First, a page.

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Proper 23 | Ordinary Time 28, Cycle A

Sunday between October 9 and October 15 inclusive

The message conveyed in the Matthew 22:1-14 parable is that “When God invites, if you are wise you will put on the appropriate garment and come!” All of the other texts selected for use on this occasion can be related to Matthew 22:1-14 through that theme statement. The theme statement provides ample resources for the proclamation of the good news and of judgment and for parenesis (how we should live).

Matthew 22:1-14
As a result of our critical study of the Four Gospel traditions, we have every reason to think that the Jesus of history used every opportunity he had to talk with his fellow oppressed Jews in Galilee and Judea about God and about how important it was to let God rather than Caesar rule their lives. The evidence seems conclusive that Jesus used parables and specifically parables about God and God’s “kingdom” in which God and God’s kingdom were sharply contrasted with Caesar’s rule and Caesar’s kingdom. The success of Caesar and of Caesar’s kingdom was obvious. Caesar ruled over most of the inhabited world known to the people in that kingdom at that time. If a Jew in Galilee or Judea wanted to be prosperous and successful in matters such as purchasing a field, oxen to plow larger fields, or marrying a wife and expecting to be able to provide for a family, such a person would be “wise” to cooperate with the Romans who occupied the land and to support them openly. Jews who responded in that way to the political situation of the time and place were given a favored status by the tax collectors and were the only Jews in that setting who had any possibility of becoming even moderately wealthy. Some of them probably thought they would be able to honor Caesar in the necessary ways and still be able to honor the Lord God of Israel. The parable of Jesus that lies behind Matthew 22:1-14 was probably directed at such Jews.

The Jesus of history urged his fellow oppressed Jews to believe that soon the Lord God of Israel would intervene in some way to end the power of the rulers of this “evil age.” When the Lord would call to invite the oppressed Jews of Galilee and Judea to the great banquet in which they would celebrate their freedom from Roman oppression, those who were wise would put on the appropriate garment of faithfulness to the Lord and come promptly to the banquet. Jesus felt called by the Lord God to give hope to his fellow oppressed Jews and to help them be ready for this great banquet. This Jesus did with great zeal and enthusiasm. He did this so successfully that the Roman oppressors and the few among Jesus’ own people who cooperated with the Romans became worried that their political position would be in jeopardy. When he had the opportunity at the conclusion of a Passover festival in Jerusalem to act against Jesus, under orders from the Roman governor Pontius Pilate, Caiaphas sent some of his bodyguards to seize Jesus in the Garden of Gethsemane and to deliver Jesus into the hands of Pilate’s crucifixion squad, who tortured Jesus privately during the night in the Roman citadel and then crucified him publicly the next morning.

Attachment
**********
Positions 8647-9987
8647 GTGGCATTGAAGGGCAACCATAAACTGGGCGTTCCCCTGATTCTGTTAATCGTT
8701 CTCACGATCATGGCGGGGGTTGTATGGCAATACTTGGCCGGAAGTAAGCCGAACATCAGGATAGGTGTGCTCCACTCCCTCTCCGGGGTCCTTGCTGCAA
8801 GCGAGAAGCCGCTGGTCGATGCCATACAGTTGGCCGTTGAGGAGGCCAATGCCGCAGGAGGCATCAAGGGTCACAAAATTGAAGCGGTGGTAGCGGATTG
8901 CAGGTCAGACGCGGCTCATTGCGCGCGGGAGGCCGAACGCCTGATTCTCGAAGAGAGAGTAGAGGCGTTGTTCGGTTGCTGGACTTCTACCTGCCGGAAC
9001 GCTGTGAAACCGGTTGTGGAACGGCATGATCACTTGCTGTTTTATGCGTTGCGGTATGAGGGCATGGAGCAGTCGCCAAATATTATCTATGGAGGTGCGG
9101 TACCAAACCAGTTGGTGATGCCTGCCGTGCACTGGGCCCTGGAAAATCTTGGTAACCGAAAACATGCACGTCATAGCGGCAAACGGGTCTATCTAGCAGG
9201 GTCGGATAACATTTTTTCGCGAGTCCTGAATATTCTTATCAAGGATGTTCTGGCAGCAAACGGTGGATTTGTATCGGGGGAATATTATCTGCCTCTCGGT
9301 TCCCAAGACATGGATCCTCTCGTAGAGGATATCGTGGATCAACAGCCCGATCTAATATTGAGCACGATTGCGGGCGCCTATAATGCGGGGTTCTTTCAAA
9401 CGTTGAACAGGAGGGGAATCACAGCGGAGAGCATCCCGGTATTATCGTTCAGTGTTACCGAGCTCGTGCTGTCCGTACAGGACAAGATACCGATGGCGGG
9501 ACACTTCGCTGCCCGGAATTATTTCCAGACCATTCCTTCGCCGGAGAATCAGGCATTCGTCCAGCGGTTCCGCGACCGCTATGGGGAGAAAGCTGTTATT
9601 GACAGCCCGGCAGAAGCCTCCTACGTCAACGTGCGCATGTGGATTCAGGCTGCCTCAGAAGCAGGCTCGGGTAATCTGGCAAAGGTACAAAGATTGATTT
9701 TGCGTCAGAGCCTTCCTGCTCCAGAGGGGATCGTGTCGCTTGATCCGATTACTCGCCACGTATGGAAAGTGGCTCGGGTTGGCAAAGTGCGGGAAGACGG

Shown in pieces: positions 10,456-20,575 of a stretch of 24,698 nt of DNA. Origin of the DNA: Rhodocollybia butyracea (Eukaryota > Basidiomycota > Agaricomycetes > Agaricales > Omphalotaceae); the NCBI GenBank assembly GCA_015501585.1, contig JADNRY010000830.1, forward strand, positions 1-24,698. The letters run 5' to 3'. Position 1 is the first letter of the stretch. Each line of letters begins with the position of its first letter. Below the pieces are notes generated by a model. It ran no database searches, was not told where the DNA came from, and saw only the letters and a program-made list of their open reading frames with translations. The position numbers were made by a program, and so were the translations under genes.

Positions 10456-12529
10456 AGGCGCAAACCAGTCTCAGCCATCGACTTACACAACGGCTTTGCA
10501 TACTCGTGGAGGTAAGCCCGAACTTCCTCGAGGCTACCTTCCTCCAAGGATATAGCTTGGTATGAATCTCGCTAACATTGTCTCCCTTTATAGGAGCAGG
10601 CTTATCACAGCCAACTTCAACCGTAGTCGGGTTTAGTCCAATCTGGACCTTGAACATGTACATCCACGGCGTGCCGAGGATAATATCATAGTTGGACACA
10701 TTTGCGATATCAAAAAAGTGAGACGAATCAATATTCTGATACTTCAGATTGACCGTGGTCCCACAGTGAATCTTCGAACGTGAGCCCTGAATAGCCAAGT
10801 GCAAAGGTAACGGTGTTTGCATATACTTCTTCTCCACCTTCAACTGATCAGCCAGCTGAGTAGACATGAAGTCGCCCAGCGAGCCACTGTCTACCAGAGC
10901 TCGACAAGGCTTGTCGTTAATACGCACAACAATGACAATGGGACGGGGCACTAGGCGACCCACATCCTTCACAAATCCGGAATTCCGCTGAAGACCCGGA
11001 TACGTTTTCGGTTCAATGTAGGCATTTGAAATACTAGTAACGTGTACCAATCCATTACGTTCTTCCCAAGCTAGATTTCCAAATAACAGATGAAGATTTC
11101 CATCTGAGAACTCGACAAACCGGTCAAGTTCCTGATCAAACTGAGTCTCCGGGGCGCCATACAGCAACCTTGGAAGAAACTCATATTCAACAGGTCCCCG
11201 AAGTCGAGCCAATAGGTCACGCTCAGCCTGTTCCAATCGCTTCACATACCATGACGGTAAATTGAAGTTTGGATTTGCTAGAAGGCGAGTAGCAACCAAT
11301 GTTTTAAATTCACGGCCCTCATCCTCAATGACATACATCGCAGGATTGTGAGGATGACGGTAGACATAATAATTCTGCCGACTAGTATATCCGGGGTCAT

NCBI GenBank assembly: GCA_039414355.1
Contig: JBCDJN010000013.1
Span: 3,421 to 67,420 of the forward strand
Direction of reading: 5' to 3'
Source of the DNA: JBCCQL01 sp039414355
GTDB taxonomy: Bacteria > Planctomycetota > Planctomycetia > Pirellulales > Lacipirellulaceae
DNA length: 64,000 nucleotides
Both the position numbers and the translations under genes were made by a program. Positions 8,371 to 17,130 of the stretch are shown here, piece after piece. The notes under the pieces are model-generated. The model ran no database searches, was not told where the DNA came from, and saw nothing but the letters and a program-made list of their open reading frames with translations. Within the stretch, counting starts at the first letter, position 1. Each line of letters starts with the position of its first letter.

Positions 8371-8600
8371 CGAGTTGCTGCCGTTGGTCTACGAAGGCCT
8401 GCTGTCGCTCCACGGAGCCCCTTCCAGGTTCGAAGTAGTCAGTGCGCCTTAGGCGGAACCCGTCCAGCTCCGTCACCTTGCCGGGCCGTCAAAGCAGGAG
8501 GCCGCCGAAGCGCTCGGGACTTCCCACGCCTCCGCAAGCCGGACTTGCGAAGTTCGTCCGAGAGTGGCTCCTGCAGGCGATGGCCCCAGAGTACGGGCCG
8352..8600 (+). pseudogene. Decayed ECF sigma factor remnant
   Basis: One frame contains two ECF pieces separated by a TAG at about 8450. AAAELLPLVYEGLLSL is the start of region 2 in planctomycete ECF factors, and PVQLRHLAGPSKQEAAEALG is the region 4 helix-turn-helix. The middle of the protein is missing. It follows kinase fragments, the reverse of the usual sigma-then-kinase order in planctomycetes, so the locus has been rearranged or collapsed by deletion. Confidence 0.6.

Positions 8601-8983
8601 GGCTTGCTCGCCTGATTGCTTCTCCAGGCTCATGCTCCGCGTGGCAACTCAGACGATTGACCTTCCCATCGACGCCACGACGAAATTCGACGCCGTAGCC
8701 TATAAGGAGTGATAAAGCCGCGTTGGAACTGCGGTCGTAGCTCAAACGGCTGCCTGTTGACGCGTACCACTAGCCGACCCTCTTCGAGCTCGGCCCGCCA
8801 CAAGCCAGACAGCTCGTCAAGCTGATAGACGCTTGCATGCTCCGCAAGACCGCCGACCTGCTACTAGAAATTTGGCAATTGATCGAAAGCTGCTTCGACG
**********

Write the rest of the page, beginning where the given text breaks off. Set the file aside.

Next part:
In this oppressive political situation the Jesus of history developed and used, often in cryptic forms with partially hidden messages, many parables about the Kingdom of God that was soon to come. He did this in order to give hope to his fellow Jews that soon the Romans would no longer occupy their land. Later in the first century, followers of Jesus repeated some of these parables, and as they repeated them modified them to some extent to make them applicable to their changing situations. The Matthew 22:1-14 account that was eventually canonized and transmitted to us contains evidence of some of these changes. Many of these changes involved further allegorizations of the parable and the insertion into the parable of anti-Jewish polemic. Matthew 22:7 is the most striking example of this in Matthew 22:1-14. Ironically, the giver of the great banquet (the Lord God in Jesus’ original parable) became in the allegorization of Matthew 22:7 Titus, who was the Roman military commander-in-chief in the campaign to suppress the Jewish revolt of 66 CE and the general who in 79 CE became the Roman “king” (Caesar). The story parable, as “Word of God,” was shaped and fashioned to conform more closely to later events. We do some of this also today in many of our best sermons and homilies.